Implant-derived magnesium induces local neuronal production of CGRP to improve bone-fracture healing in rats.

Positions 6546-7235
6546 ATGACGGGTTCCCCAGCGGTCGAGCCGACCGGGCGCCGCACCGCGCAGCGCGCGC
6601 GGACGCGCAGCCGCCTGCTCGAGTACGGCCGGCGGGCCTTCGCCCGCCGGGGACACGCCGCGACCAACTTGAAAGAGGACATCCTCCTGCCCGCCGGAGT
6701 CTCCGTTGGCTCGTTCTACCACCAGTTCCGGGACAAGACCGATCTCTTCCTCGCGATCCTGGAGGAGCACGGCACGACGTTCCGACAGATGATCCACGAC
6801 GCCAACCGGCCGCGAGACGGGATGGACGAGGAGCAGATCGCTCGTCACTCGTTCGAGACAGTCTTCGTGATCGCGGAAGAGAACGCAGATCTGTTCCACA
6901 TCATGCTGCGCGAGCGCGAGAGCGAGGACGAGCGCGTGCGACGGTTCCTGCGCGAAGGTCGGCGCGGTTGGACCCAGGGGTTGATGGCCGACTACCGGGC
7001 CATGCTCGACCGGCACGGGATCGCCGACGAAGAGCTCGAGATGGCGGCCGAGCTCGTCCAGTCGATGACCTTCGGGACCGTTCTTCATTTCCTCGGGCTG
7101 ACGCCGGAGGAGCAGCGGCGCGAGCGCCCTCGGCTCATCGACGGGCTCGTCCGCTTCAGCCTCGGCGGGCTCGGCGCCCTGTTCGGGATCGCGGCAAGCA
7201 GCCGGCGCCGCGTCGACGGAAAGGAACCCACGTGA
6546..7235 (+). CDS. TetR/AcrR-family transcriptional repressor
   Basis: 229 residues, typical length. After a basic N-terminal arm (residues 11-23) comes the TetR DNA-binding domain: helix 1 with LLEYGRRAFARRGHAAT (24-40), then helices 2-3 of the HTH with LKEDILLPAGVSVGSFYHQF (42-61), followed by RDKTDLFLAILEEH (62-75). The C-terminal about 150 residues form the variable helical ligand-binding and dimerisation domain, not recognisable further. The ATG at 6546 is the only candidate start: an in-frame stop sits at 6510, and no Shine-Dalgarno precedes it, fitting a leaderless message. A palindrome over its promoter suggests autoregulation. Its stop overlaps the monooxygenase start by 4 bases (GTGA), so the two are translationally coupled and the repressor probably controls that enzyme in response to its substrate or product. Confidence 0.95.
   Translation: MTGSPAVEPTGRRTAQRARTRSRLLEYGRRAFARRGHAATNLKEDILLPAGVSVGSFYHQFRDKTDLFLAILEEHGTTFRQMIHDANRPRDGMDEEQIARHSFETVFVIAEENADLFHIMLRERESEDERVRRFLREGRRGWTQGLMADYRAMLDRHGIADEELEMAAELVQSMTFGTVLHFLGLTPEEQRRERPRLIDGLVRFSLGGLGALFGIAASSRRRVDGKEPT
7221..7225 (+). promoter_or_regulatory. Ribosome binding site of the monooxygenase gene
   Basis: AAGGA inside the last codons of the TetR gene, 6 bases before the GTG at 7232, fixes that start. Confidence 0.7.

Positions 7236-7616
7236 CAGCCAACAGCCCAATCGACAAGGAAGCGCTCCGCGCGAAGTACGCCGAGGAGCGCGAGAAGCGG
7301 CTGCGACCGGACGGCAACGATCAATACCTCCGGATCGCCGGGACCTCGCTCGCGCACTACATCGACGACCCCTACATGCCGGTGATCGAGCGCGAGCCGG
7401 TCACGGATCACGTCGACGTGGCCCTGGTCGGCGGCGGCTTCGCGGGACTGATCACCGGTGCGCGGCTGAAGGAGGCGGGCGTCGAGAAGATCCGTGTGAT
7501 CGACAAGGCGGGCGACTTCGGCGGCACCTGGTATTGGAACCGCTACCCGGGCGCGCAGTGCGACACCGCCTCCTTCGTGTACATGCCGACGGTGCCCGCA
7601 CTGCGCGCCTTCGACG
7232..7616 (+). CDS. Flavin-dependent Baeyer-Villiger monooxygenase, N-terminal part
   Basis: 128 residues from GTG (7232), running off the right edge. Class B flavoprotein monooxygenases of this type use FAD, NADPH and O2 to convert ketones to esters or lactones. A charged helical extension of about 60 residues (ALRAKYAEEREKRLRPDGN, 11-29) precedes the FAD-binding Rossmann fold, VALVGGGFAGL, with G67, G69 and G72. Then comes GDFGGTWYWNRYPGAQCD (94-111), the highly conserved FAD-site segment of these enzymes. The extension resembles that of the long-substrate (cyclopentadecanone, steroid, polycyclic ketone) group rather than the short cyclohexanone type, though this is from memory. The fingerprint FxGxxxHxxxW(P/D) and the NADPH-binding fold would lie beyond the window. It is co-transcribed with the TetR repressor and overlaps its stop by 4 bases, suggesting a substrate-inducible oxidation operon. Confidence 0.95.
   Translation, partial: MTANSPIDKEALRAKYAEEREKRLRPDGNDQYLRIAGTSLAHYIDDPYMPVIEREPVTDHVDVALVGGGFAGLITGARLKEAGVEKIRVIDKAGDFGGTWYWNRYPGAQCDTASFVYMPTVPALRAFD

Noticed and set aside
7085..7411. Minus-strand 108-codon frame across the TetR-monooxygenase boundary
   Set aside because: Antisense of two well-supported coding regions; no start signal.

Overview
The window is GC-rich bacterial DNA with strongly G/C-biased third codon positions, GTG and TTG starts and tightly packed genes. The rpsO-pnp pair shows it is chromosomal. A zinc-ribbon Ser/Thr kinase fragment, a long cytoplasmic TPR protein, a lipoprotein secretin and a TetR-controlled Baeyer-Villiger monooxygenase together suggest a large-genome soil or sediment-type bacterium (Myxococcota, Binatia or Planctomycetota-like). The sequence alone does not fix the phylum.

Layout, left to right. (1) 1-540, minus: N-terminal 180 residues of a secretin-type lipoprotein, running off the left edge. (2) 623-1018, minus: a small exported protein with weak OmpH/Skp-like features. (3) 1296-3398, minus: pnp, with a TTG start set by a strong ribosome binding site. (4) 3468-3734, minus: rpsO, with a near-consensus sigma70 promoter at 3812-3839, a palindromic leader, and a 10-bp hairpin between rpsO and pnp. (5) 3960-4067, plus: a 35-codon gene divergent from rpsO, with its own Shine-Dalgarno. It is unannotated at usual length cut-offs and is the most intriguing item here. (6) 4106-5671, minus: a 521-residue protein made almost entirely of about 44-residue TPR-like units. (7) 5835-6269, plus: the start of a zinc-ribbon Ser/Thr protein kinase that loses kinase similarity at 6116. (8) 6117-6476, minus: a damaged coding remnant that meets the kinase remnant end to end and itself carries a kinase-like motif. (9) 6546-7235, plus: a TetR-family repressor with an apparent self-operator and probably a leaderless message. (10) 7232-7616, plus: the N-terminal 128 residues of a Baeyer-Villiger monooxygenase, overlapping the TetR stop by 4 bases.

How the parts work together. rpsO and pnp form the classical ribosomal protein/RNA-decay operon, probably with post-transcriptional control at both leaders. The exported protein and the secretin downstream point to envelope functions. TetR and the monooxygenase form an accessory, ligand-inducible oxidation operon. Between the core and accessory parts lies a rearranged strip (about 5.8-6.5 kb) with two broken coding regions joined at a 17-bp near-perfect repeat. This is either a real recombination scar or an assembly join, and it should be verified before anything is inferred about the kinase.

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Orthopedic implants containing biodegradable magnesium have been used for fracture repair with considerable efficacy; however, the underlying mechanisms by which these implants improve fracture healing remain elusive. Here we show the formation of abundant new bone at peripheral cortical sites after intramedullary implantation of a pin containing ultrapure magnesium into the intact distal femur in rats. This response was accompanied by substantial increases of neuronal calcitonin gene-related polypeptide- (CGRP) in both the peripheral cortex of the femur and the ipsilateral dorsal root ganglia (DRG). Surgical removal of the periosteum, capsaicin denervation of sensory nerves or knockdown in vivo of the CGRP-receptor-encoding genes Calcrl or Ramp1 substantially reversed the magnesium-induced osteogenesis that we observed in this model. Overexpression of these genes, however, enhanced magnesium-induced osteogenesis. We further found that an elevation of extracellular magnesium induces magnesium transporter 1 (MAGT1)-dependent and transient receptor potential cation channel, subfamily M, member 7 (TRPM7)-dependent magnesium entry, as well as an increase in intracellular adenosine triphosphate (ATP) and the accumulation of terminal synaptic vesicles in isolated rat DRG neurons. In isolated rat periosteum-derived stem cells, CGRP induces CALCRL- and RAMP1-dependent activation of cAMP-responsive element binding protein 1 (CREB1) and SP7 (also known as osterix), and thus enhances osteogenic differentiation of these stem cells. Furthermore, we have developed an innovative, magnesium-containing intramedullary nail that facilitates femur fracture repair in rats with ovariectomy-induced osteoporosis. Taken together, these findings reveal a previously undefined role of magnesium in promoting CGRP-mediated osteogenic differentiation, which suggests the therapeutic potential of this ion in orthopedics.